Armstrong: IYP ‘More Important, Not Less;’ Hyperlocal ‘Patch’ Spreads


AOL CEO Tim Armstong, interviewed by John Battelle at Web 2.0 in San Francisco, gave a thumbs up to the future of the Yellow Pages – at least, the Internet Yellow Pages. Noting that the Internet YP business is largely synonymous with small business marketing, Armstrong said that IYP “looks like early search. People haven’t shifted their behavior yet.” In the future, he added, Yellow Pages will be “exponentially better. There are lots of interesting companies working on this.”

Armstrong also said that AOL’s Patch.com, which he co-founded prior to coming to AOL, is getting a year to “see where it goes.” He noted that Patch’s purpose is to digitize towns, putting everything online, including school information, government information, business information and events.

Patch is currently in 12 towns in New Jersey and Connecticut, ranging from 15,000 to 50,000 residents. At the end of this week it will launch two more towns — Livingston, NJ and Ridgefield, CT. Today, the site announced plans to launch 11 new sites in Long Island and Westchester County during the next three months.

Patch.com President Warren Webster told us in a separate discussion that the Patch team has learned a lot about local communities and what people are interested in. “Police and fire information is very popular,” and “government news inspires a lot of debate,” he said. Webster was surprised, however, that weddings and obituaries aren’t more popular at this point — perhaps because users aren’t yet conditioned to get that information from a local online site. School sports have been more promising.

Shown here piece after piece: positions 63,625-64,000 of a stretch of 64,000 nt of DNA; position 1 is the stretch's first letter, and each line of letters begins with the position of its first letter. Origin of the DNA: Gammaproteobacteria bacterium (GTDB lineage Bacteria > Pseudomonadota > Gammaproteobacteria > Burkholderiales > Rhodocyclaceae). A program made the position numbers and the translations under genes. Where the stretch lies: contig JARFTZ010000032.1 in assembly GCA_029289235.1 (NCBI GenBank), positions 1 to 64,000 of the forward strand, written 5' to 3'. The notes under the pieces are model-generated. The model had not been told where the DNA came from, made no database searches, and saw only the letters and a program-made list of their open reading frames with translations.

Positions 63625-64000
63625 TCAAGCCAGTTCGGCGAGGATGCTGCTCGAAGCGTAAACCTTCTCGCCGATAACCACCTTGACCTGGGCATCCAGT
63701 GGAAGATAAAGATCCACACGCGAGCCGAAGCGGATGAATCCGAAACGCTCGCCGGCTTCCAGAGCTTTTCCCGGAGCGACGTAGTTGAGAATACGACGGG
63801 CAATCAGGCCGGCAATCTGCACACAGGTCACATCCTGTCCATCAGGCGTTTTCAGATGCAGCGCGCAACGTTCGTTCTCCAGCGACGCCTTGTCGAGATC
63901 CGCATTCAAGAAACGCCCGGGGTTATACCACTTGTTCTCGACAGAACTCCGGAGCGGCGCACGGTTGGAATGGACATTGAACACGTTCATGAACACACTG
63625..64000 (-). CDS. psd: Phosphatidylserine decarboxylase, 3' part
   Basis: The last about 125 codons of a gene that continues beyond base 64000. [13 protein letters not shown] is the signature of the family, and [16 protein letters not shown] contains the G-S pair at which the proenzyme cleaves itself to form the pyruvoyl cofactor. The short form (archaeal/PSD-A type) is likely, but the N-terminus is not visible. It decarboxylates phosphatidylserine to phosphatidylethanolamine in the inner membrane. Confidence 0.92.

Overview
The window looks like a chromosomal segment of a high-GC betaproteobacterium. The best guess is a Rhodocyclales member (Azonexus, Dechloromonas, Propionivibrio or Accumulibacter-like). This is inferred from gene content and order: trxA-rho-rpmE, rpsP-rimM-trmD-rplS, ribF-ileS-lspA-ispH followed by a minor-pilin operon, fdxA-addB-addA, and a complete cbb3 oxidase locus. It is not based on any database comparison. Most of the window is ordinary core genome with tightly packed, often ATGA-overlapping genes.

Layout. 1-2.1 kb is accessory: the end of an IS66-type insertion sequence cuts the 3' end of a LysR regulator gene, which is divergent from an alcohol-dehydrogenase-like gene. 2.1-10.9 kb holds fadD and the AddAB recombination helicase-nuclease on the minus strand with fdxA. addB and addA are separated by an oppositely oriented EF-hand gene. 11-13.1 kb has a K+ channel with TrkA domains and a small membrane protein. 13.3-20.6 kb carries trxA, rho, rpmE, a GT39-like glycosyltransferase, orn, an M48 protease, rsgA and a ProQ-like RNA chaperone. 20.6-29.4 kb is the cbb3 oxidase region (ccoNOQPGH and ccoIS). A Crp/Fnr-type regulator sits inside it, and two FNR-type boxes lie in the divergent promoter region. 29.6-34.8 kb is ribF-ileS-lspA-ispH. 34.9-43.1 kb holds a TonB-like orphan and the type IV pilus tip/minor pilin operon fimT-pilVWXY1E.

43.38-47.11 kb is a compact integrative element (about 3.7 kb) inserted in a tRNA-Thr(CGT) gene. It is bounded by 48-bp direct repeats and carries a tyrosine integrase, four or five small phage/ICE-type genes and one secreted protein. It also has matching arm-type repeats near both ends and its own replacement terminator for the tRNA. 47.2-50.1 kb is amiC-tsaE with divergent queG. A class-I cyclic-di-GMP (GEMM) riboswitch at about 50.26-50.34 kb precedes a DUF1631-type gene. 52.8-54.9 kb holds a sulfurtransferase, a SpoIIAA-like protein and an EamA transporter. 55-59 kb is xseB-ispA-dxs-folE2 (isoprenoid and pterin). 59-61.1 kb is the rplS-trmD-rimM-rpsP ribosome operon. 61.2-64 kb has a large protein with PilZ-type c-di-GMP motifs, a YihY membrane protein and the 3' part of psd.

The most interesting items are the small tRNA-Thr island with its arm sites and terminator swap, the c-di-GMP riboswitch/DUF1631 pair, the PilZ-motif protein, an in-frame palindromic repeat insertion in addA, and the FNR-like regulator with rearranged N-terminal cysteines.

Patch is just starting to sell advertising in the towns that it initially launched in. “We have a multi-prong revenue model, with fixed placement banners, classified ads and other products,” he said.

In terms of competition, Webster noted there are several excellent independent sites, such as Myrye.com and Maplewoodonline. He hopes that Patch proves to be complementary to them, rather than strictly competitive. He also admires The New York Times’ The Local, but says they are taking an approach that focuses on highlights. “We have a more comprehensive approach.”

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